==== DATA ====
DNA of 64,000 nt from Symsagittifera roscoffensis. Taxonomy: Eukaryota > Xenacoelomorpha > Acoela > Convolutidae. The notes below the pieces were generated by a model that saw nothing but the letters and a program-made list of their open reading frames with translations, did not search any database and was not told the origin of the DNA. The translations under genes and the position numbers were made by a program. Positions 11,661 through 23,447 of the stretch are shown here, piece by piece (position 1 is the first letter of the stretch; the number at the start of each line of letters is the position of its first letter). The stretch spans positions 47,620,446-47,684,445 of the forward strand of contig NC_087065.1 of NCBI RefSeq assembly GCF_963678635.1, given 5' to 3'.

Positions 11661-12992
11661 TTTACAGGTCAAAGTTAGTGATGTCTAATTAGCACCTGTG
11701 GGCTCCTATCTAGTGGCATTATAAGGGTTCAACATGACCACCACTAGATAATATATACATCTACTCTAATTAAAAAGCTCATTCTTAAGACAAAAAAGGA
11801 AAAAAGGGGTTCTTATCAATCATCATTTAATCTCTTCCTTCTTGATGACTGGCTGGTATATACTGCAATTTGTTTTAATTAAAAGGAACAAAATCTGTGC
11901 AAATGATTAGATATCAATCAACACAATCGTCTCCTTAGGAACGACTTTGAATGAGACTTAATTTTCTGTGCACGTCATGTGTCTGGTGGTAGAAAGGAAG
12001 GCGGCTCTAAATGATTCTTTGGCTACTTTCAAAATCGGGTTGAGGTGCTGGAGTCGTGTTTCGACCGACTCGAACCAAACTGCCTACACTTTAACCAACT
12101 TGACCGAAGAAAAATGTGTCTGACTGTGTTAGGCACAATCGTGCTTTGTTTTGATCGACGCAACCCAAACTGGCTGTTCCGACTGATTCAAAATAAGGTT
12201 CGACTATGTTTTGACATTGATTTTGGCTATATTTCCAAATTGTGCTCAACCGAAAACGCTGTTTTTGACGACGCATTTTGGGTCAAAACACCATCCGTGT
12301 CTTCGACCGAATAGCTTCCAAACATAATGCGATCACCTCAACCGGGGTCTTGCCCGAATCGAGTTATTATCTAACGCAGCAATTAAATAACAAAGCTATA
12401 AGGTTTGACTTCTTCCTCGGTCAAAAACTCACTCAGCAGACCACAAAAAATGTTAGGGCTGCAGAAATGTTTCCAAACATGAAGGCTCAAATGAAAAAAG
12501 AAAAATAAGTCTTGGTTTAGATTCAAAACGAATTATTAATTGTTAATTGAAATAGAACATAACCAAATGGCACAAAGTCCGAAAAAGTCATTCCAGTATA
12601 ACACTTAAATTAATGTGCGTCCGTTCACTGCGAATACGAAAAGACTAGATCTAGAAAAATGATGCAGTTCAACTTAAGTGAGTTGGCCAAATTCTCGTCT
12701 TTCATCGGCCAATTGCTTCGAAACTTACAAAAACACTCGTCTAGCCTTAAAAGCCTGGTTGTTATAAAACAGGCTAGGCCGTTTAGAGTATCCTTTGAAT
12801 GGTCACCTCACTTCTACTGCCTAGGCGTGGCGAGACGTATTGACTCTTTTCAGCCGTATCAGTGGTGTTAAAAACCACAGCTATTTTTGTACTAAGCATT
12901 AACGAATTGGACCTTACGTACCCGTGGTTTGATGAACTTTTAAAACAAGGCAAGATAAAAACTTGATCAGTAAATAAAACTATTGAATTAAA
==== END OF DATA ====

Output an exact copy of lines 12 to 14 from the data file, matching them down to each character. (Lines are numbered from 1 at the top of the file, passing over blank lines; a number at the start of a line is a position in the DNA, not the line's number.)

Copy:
12501 AAAAATAAGTCTTGGTTTAGATTCAAAACGAATTATTAATTGTTAATTGAAATAGAACATAACCAAATGGCACAAAGTCCGAAAAAGTCATTCCAGTATA
12601 ACACTTAAATTAATGTGCGTCCGTTCACTGCGAATACGAAAAGACTAGATCTAGAAAAATGATGCAGTTCAACTTAAGTGAGTTGGCCAAATTCTCGTCT
12701 TTCATCGGCCAATTGCTTCGAAACTTACAAAAACACTCGTCTAGCCTTAAAAGCCTGGTTGTTATAAAACAGGCTAGGCCGTTTAGAGTATCCTTTGAAT